Cuban doctors fleeing “shortages and mistreatment” in Venezuela protest for US visas

August 25, 2015 in Regional
Cuban doctors show their diplomas during a protest to draw attention to their plight to get U.S. visas on Saturday.

Cuban doctors show their diplomas during a protest to draw attention to their plight to get U.S. visas on Saturday.

BOGOTA, Colombia, Monday August 24, 2015 — Deteriorating conditions in Venezuela are causing increasing numbers of Cuban medical personnel working there to immigrate to the United States under a special US programme launched in 2006 that expedites their applications.

For geographical reasons, neighbouring Colombia is a favoured gateway for Cubans fleeing Venezuela, whose leftist government is struggling to rein-in runaway inflation, widespread shortages of goods and services and rising social unrest.

And on Saturday, the exodus reached critical mass when about 100 Cuban doctors, who deserted a medical mission in Venezuela and have been stranded in Colombia for months awaiting entry into the US, staged a protest to draw attention to their plight.

Brandishing their diplomas, the Cuban health professionals congregated in a plaza in Kennedy, a working-class neighbourhood built in the 1960s with funds from John F. Kennedy’s Alliance for Progress.

Several described how punishing working conditions and widespread shortages of food and basic necessities, compounded by meagre pay and mistreatment in Venezuela is leading many to sneak across the border seeking a new start in the United States.

While they say conditions in Colombia are better than Venezuela, the cost of living is higher, and many say they have had to borrow money from strangers and have been surviving on a single meal a day.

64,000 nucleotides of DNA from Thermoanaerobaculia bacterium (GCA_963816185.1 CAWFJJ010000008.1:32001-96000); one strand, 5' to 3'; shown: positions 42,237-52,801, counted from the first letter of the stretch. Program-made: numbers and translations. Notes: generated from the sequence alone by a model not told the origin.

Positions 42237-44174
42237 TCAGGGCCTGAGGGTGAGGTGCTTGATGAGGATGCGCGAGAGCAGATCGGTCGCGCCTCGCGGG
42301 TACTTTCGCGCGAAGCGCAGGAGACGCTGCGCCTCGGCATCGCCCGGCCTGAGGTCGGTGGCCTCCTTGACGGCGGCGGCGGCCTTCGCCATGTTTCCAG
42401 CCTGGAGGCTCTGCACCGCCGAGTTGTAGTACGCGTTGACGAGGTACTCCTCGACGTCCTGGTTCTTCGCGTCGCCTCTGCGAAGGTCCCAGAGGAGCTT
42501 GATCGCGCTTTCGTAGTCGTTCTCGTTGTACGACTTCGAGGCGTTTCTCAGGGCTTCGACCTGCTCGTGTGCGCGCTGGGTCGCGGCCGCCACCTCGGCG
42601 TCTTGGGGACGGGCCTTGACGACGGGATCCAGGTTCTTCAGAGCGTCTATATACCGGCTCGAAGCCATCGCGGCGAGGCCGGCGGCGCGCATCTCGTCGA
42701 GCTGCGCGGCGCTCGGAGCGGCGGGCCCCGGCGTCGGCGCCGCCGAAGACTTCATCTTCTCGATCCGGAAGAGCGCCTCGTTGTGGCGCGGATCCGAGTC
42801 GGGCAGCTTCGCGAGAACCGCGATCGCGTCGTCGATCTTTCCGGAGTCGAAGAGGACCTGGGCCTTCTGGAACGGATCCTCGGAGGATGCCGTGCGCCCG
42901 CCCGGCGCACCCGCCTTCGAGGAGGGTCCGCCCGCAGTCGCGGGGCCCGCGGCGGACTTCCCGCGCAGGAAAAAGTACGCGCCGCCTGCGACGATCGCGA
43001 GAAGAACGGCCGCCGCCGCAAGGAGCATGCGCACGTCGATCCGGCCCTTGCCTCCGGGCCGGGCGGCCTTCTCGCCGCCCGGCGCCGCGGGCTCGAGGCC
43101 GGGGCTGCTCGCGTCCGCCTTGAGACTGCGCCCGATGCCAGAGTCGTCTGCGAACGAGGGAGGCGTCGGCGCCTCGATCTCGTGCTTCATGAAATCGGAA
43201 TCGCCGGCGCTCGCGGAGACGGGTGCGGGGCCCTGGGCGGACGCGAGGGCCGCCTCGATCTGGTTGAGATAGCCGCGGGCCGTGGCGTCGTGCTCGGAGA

According to Fox News, the health care professionals say they fear the delays in processing their visa requests under the 2006 programme could be a sign that President Barack Obama is seeking to end the incentive as part of his campaign to normalize relations with the communist island.

The 2006 US programme was designed to lure Cuba’s medical talent and deprive President Raul Castro’s communist government of an important source of foreign revenue.

Cuba has not made public how much it pays doctors on foreign missions, though it is believed to be a small fraction of what it collects from the nations where they serve.

Cuba, which prides itself on a comprehensive healthcare system and has long exported doctors and nurses to friendly states, currently has more than 50,000 healthcare professionals in some 66 nations as part of the international outreach programme dating back to the 1960s.

The majority, thought to number about 10,000 persons, work in Venezuela, which sends Cuba some 92,000 barrels of oil a day worth about US$3.2 billion a year in exchange.

In Colombia, authorities said that 117 Cuban doctors are currently in the country processing visa requests with the United States. A total of 720 have arrived this year so far, although 603 have been deported because they exceeded the 90-day safe-conduct granted by Colombia in order to solicit a US visa.

Meanwhile, State Department spokesman John Kirby said last week that while Cubans regularly voice their concerns about the programme, it’s not part of bilateral talks taking place between the two governments and there are no plans to eliminate it.

“It is not at all related to our new policy with respect to Cuba,” he said. “There’s no tie, no connection.”